The materiality of things and their essence is fascinating. That charcoal stick I used to make marks was once a grape-vine. This piece of chalk was formed from beached sea urchins millions of years old.
It is all so mysterious and magical this changing of substance, one thing into another – very alchemical.
To witness the manufacture of silk is an unforgettable experience. The feeding and housing of thousands of worms so they can spin a cocoon only for machines to unspin it to make silk thread is enchanting, it is then woven into cloth in patterns and colours that still have no equal!
Tom Thompson might have been a dandy, I’ll never know. But I do know that a silk tent (instead of canvas) and silk shirts (instead of denim) do not make him one. They are the marks of a man with a very practical nature.
If you have ever slept under canvas (smelly, especially if wet) or had to pack it out of an isolated camp (heavy, especially if wet) you would see the sense in this too!
Silk is ounces to canvases pounds, breathes yet is wind proof, dries quickly and is a thin skin that lets in light compared to the dense airlessness of its counterpart.
A silk shirt has all the benefits of denim but none of the disadvantages. It is wind proof (as is denim) but also warm in cold and cool when it is hot, and unlike denim also dries quickly and is feather light. The colours are also a lot prettier and it is soft to the touch. What more can you ask for, this is perfection.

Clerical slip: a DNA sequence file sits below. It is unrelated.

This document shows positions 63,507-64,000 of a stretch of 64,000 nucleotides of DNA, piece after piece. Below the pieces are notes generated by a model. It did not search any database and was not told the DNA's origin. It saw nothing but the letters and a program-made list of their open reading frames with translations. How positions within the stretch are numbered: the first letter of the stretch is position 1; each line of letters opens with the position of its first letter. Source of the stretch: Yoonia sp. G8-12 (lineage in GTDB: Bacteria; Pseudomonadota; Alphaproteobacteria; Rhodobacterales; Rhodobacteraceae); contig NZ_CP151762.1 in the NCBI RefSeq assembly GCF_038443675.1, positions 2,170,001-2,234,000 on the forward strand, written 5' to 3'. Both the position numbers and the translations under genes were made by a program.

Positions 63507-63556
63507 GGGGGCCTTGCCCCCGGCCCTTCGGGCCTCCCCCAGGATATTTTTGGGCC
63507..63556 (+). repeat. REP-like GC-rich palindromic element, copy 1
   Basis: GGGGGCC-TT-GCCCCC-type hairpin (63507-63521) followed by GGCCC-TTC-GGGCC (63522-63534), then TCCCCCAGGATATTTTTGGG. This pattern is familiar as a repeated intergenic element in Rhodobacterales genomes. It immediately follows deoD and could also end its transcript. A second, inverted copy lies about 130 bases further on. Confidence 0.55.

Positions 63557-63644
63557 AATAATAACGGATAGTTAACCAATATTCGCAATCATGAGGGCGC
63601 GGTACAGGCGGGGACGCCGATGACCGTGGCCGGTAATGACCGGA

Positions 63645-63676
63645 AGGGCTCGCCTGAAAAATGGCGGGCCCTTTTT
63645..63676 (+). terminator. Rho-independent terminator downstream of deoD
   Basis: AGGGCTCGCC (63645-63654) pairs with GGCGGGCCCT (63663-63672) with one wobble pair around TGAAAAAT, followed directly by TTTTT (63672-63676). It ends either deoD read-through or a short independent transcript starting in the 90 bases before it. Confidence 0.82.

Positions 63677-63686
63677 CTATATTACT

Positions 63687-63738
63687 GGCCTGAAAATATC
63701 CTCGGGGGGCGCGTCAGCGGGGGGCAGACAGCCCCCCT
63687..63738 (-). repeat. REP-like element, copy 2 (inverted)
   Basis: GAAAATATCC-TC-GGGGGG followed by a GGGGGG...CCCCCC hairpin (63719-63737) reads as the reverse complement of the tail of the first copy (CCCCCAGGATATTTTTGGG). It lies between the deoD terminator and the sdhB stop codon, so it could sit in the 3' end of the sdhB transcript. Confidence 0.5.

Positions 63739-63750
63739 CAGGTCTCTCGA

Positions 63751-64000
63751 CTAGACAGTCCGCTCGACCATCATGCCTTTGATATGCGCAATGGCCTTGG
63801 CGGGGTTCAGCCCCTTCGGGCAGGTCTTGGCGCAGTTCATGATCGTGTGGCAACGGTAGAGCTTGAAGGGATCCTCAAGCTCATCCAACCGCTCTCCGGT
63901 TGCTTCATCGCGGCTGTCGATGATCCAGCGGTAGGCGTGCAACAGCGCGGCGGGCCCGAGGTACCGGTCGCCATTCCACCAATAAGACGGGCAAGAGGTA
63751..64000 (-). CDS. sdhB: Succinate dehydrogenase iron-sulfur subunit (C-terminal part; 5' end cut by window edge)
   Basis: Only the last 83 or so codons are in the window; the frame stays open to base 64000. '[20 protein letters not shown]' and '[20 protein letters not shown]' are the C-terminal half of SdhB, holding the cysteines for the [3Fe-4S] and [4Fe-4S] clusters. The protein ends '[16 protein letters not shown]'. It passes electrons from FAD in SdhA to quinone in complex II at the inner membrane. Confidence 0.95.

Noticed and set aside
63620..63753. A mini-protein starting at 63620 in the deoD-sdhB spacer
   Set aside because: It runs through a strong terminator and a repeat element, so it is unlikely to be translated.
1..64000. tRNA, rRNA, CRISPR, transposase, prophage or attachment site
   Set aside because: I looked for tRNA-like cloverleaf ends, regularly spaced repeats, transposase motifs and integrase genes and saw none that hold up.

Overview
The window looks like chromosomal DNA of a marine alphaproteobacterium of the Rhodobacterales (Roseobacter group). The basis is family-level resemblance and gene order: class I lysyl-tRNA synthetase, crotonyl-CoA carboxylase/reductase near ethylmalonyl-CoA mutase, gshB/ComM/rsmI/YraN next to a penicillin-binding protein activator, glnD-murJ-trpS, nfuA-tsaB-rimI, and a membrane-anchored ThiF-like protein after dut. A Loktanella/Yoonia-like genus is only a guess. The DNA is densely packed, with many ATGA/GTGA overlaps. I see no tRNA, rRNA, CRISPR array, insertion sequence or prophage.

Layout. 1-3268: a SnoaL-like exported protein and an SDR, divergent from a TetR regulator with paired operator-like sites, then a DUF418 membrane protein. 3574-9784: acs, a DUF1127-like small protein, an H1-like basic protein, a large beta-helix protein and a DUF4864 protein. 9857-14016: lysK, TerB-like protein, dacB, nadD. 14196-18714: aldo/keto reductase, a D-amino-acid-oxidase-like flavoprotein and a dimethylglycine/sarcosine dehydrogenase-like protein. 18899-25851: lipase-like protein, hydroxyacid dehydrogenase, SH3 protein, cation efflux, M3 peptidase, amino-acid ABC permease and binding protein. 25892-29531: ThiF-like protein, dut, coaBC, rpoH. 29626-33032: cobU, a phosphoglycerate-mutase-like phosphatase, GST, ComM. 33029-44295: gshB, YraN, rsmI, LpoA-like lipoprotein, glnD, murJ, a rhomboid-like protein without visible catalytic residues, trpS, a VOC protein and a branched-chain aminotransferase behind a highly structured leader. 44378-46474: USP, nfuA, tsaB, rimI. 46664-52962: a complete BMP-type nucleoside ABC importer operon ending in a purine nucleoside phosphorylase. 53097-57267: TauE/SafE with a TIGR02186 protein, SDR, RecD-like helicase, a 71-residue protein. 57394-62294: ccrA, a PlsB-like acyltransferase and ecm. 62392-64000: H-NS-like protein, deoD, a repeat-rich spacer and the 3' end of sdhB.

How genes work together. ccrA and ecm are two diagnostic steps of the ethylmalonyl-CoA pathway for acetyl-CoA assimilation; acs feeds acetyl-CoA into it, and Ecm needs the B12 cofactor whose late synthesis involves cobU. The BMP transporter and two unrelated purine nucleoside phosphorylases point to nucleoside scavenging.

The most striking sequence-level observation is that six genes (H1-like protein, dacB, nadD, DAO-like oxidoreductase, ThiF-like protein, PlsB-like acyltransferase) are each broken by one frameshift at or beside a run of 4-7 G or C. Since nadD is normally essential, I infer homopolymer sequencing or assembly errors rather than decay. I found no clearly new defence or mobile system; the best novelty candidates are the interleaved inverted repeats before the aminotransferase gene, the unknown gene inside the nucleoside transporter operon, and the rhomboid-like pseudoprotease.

This was before nylon, a synthetic fibre designed to replace silk. Its biggest disadvantage is that it doesn’t breathe, so although light weight it is hot when it is hot and cold when it is cold and retains all moisture, very unsatisfactory when compared with its original inspiration. Nylon was invented in 1935 by Wallace Carothers, with a lot of help from Dupont and previous chemical explorers.
When silk became scarce because of the 2nd World War, 1939-45, as it was used extensively in the manufacture of parachutes my mother tells the tale that all the school children were encouraged to harvest the seed pods of the milk weed plant, natures close equivalent to silk.
Is it me, or do we invent things when most needed for war? or is it all serendipity?
Tom Thomson, Canadian Painter b. August 5th, 1877 d, July 8th, 1917